How Do Film Cameras Work?

All you have to do to record a moment of your life nowadays – is pull a smartphone out of your pocket. We are used to the fact that photography is simple and easy. Even film cameras don’t require a lot of hard work. And all that – thanks to physics, chemistry and our imagination.

Let’s take a closer look at what is hidden behind that shot you took with the help of a film camera.

In simple words.
A camera is always a lightproof box. At some point of its existence, it lets in a tiny portion of light. This light causes a chemical reaction on the film that is situated inside the box. And there you have it – a moment that is now frozen for eternity.

This is exactly how you can explain the work of a film camera to your child, for example. But if you are curious to know the details of how this magic happens – keep reading.

What do you see?
Once you look into the small window on your camera, you can see exactly what is going to appear on the picture. Thanks to the ability of the light to reflect.
Light reflects off the object that you want to take a picture of; enters the camera; goes through the lens; hits a mirror; bounces off into a pentaprism; passes through the eyepiece and ends his journey in your eye. That’s quite an adventure, right?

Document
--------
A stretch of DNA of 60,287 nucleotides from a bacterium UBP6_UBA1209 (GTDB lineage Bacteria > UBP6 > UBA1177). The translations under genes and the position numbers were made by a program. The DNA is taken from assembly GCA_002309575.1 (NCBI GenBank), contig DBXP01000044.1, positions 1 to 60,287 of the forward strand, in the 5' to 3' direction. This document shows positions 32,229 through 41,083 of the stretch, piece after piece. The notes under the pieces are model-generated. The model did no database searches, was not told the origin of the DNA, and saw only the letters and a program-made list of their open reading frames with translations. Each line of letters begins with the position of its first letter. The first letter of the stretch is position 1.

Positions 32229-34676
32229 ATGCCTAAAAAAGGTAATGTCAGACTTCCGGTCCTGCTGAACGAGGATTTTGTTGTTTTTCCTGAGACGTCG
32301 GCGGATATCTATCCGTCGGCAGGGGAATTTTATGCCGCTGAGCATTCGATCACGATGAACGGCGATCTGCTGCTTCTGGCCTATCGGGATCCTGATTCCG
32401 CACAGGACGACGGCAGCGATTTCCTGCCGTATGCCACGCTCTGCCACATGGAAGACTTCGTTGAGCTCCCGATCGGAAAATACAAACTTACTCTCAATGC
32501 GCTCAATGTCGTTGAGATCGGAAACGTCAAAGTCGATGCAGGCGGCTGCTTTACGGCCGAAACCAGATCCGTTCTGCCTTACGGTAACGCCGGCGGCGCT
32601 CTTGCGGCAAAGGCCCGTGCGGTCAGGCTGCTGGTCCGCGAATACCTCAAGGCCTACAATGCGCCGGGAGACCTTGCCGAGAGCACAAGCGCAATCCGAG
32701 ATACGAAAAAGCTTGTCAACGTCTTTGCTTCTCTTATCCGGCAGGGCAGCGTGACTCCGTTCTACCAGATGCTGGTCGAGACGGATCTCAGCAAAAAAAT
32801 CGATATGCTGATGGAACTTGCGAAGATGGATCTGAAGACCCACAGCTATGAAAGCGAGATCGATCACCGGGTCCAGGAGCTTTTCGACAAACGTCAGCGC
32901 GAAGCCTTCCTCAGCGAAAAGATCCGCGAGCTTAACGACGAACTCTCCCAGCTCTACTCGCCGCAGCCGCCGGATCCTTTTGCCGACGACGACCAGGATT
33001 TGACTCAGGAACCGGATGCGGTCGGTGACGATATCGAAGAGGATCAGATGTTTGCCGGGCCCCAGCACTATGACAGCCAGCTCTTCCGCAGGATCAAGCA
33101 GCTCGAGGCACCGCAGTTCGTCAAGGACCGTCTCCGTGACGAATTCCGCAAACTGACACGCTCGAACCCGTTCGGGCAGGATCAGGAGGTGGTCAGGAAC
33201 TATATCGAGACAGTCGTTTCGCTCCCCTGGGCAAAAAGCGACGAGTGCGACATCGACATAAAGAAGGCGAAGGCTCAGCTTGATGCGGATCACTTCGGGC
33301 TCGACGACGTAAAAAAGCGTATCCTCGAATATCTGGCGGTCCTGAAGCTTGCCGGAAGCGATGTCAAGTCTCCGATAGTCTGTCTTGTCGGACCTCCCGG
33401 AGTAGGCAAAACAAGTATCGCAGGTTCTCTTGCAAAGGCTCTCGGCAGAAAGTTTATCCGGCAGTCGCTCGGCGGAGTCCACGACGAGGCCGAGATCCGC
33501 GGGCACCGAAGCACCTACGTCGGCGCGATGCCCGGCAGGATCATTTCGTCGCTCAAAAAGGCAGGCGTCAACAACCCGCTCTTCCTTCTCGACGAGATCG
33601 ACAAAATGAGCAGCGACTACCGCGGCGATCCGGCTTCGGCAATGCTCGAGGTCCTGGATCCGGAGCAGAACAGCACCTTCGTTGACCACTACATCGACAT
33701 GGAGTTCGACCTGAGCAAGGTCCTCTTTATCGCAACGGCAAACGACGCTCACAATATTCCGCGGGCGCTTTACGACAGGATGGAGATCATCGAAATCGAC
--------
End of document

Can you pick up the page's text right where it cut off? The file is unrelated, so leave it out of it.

What happens after you press the button?
Firstly, the mirror has to flip out of the way. We don’t want the light to take the long road. We need it to get to the back of the camera, right where the film is situated. Once the light hits the film – a chemical reaction begins.
Why does that happen?
Because the film is not just a piece of paper. It is an extremely thin sheet of plastic covered in small silver crystals. These lads react to light, making the magic possible. Now, the film will forever remember the reflected light that it captured.

The Mysterious Darkroom
The film needs to be developed, so that you have the chance to put that picture up on your wall. Even though a chemical reaction already happened, it is still crucial to make sure that no light hits the film. Otherwise the images will be blackened and ruined. That is exactly why films are developed in dark rooms.If you like the size of the image, you can easily place the strips of the film directly onto photosensitive paper. Or you can use an enlarger. This way you can make the image as big as you want – photo paper will be exposed to light through the film that would be blocking parts of it.
What happens next is a long chain of chemical reactions and baths. The developing starts in the first bath, where a ‘negative’ is formed. Then the film is placed in the ‘stop’ bath to terminate the first chemical reaction. The third bath fully deactivates all chemical processes and can be called the ‘fixer’.

There is no doubt that photography is an art, but there is still a lot of knowledge behind it and as such I would always recommend using a professional photographer for special occasions such as wedding photography etc.